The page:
Natur och Kultur, 2012.
Reviewed by Sarah Death in SBR 2012:2
Review Section: Adult Fiction
Who is the Invisible Man on the cover of this book, the suit and tie and Homburg hat with no face? He is Bengt Åkerberg, lately deceased father of Peter, who has the duty of sorting out Bengt’s flat and office. Peter also sets out on a daunting expedition into the hinterland of his father in a belated effort to pin him down. Bengt was an engineer, small businessman and self-styled inventor, whose presence in Peter and his elder brother’s lives was mostly an absence. When Peter was three, his parents separated acrimoniously, something the boy blames in part on his own birth and clinginess.
Playing with friends, he would boast that his father was up in space, testpiloting rockets. As a hippyish adolescent, periodically obliged to visit his father who was then living in Berlin, he was subjected to various humiliations, which included being dragged to the barber and the gent’s outfitter.
Bengt loved expensive tailoring and luxury cruises in the company of pretty women; loved good living, fine wines and spirits and dining at the best hotel restaurants, where he was on easy terms with top chefs and sommeliers. He enjoyed cooking and occasionally took his clients on mushrooming expeditions from his summer cottage, yet was regarded as a wimp by his rugged father-in-law and the latter’s hunting cronies. But what else? The years just before and just after Bengt was sent packing by his wife are a total blank in Peter’s memory.
As he goes through his father’s effects, his attempts to learn more about the man are mere grabs at shadows. Peter has managed to get his father to talk about memories in recent years, enticing the technophile with the novelty of recording them on a tape recorder, but even these, when replayed, are just the same old boastful smokescreens.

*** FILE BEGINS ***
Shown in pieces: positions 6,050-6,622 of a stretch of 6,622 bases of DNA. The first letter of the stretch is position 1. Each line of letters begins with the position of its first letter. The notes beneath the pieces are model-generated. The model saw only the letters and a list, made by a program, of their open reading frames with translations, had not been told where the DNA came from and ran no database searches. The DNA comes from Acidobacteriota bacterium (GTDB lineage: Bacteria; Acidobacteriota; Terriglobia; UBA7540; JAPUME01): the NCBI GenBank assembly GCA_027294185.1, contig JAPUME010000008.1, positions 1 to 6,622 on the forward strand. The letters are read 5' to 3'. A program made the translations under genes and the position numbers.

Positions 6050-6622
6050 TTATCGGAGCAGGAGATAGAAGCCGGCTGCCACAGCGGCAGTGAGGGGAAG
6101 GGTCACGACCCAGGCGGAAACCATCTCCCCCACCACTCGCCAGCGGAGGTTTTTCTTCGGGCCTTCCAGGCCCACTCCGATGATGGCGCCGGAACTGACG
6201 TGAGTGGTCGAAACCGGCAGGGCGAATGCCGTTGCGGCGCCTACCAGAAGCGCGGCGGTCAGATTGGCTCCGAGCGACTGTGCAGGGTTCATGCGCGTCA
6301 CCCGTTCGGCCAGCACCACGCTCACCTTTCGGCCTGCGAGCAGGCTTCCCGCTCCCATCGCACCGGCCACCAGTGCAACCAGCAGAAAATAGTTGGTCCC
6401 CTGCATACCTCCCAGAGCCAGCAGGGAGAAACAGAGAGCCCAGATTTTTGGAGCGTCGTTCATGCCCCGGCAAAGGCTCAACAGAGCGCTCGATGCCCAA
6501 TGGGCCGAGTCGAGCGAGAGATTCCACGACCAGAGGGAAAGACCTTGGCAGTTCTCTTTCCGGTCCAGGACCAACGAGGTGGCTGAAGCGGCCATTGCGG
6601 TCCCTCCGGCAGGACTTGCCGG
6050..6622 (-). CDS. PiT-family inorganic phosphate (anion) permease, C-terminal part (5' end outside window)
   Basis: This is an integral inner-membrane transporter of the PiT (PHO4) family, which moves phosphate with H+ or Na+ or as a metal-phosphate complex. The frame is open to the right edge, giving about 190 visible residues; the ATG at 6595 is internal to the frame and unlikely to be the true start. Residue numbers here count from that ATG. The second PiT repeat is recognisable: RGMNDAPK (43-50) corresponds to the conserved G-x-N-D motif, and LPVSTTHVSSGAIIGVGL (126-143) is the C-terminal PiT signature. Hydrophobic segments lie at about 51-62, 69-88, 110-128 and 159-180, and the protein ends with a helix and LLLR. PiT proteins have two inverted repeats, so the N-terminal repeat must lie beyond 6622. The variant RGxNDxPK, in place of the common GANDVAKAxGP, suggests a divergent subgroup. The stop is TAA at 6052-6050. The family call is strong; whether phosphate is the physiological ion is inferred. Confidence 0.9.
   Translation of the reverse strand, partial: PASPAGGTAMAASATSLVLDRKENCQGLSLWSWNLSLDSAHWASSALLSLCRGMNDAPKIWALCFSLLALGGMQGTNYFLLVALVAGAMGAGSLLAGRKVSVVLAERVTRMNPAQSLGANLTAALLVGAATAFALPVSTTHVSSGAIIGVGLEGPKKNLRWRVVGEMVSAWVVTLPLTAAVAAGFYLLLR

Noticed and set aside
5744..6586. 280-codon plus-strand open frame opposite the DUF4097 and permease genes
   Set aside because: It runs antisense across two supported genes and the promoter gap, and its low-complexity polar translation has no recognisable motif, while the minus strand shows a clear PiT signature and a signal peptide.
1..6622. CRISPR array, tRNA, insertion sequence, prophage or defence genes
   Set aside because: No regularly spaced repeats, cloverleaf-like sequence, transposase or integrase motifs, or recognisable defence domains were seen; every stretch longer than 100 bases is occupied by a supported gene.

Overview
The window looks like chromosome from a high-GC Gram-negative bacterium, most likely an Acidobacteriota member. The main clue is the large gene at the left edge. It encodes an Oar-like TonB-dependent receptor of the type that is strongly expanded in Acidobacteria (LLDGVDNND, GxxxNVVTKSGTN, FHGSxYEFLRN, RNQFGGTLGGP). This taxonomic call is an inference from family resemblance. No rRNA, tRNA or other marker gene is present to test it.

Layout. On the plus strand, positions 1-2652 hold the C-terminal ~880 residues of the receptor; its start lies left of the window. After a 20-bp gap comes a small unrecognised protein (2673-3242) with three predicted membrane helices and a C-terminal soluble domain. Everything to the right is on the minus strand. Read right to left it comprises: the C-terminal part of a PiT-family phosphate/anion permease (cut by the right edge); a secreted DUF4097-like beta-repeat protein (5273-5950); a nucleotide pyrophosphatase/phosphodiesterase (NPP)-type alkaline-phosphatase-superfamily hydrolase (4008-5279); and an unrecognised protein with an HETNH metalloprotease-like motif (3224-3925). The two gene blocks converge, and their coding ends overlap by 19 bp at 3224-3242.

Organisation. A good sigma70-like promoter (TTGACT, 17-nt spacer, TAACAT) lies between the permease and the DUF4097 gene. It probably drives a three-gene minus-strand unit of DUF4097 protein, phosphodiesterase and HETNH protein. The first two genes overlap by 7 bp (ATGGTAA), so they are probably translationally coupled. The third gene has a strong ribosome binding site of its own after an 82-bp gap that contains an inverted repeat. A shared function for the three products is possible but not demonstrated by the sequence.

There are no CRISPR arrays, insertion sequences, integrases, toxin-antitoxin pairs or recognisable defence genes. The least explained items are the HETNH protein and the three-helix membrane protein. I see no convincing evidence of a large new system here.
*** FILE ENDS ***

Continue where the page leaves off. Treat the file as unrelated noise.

When a parent dies we inevitably step forward into their shoes and Peter, who has taken up temporary residence in the flat, does this quite literally, donning his father’s suits and footwear, smoking his cigars, drinking his whisky and spending his bundles of cash on nightly gourmet dining. He goes through punctiliously filed paperwork and other potential sources of clues, and in the end uncovers a man whose epicurean habits have drained his bank accounts dry, whose bombast was ultimately a cover for shyness, and whose thwarted efforts at instilling backbone into his disappointing sons were doubtless well meant. What chance did a man whose own childhood was so arid ever have of becoming a good father?
The Bengt of old age, it emerges, was a sad individual who replayed world darts tournaments solo in his office, lived alone with his indulged cat, hated the exposure of his paltry purchases on the supermarket conveyor belt and kept a surprising stash of banana-flavoured condoms – probably more in hope than expectation.
Handberg hauntingly describes that strange, becalmed yet activity-filled bubble we inhabit between the death and funeral of a parent, and the physical exhaustion that results from trying to assimilate a fuller picture of that parent into our universe. He evokes the numbness, the guilt and the uncomfortable discovery that we are more like our parents than we care to acknowledge. Handberg has fine-tuned his stylistic sensitivities as an acclaimed translator and deploys his acute ear for language as he takes us from the unreal wait in the final hours at the hospital through to the surreal duty of ash scattering. In places the text feels slightly overwritten: how many metaphors do we require for the unequal father-son relationship? How many times does he need to refer back to the infamous pistol incident or the clash over the boy Peter’s difficulties in learning to write his letters properly? But this is a minor quibble about a novel that really grew on this reader, and the repetitions could in fact be read as a perfect capture of the way thoughts of difficult times can play on our minds at times of bereavement.